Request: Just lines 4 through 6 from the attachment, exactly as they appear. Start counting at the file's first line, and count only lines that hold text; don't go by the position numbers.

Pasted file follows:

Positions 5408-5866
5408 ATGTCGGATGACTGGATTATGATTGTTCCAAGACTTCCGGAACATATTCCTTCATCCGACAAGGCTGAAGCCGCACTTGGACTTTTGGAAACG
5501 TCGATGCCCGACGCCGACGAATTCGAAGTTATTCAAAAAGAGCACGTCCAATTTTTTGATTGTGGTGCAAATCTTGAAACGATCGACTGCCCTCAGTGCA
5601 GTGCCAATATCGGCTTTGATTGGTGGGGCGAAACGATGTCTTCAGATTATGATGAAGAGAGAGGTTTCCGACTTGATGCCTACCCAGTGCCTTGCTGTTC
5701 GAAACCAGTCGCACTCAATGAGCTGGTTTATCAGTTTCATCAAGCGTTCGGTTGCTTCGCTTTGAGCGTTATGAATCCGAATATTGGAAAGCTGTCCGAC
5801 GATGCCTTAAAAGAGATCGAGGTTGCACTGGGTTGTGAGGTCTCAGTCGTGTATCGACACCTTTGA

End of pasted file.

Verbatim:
5601 GTGCCAATATCGGCTTTGATTGGTGGGGCGAAACGATGTCTTCAGATTATGATGAAGAGAGAGGTTTCCGACTTGATGCCTACCCAGTGCCTTGCTGTTC
5701 GAAACCAGTCGCACTCAATGAGCTGGTTTATCAGTTTCATCAAGCGTTCGGTTGCTTCGCTTTGAGCGTTATGAATCCGAATATTGGAAAGCTGTCCGAC
5801 GATGCCTTAAAAGAGATCGAGGTTGCACTGGGTTGTGAGGTCTCAGTCGTGTATCGACACCTTTGA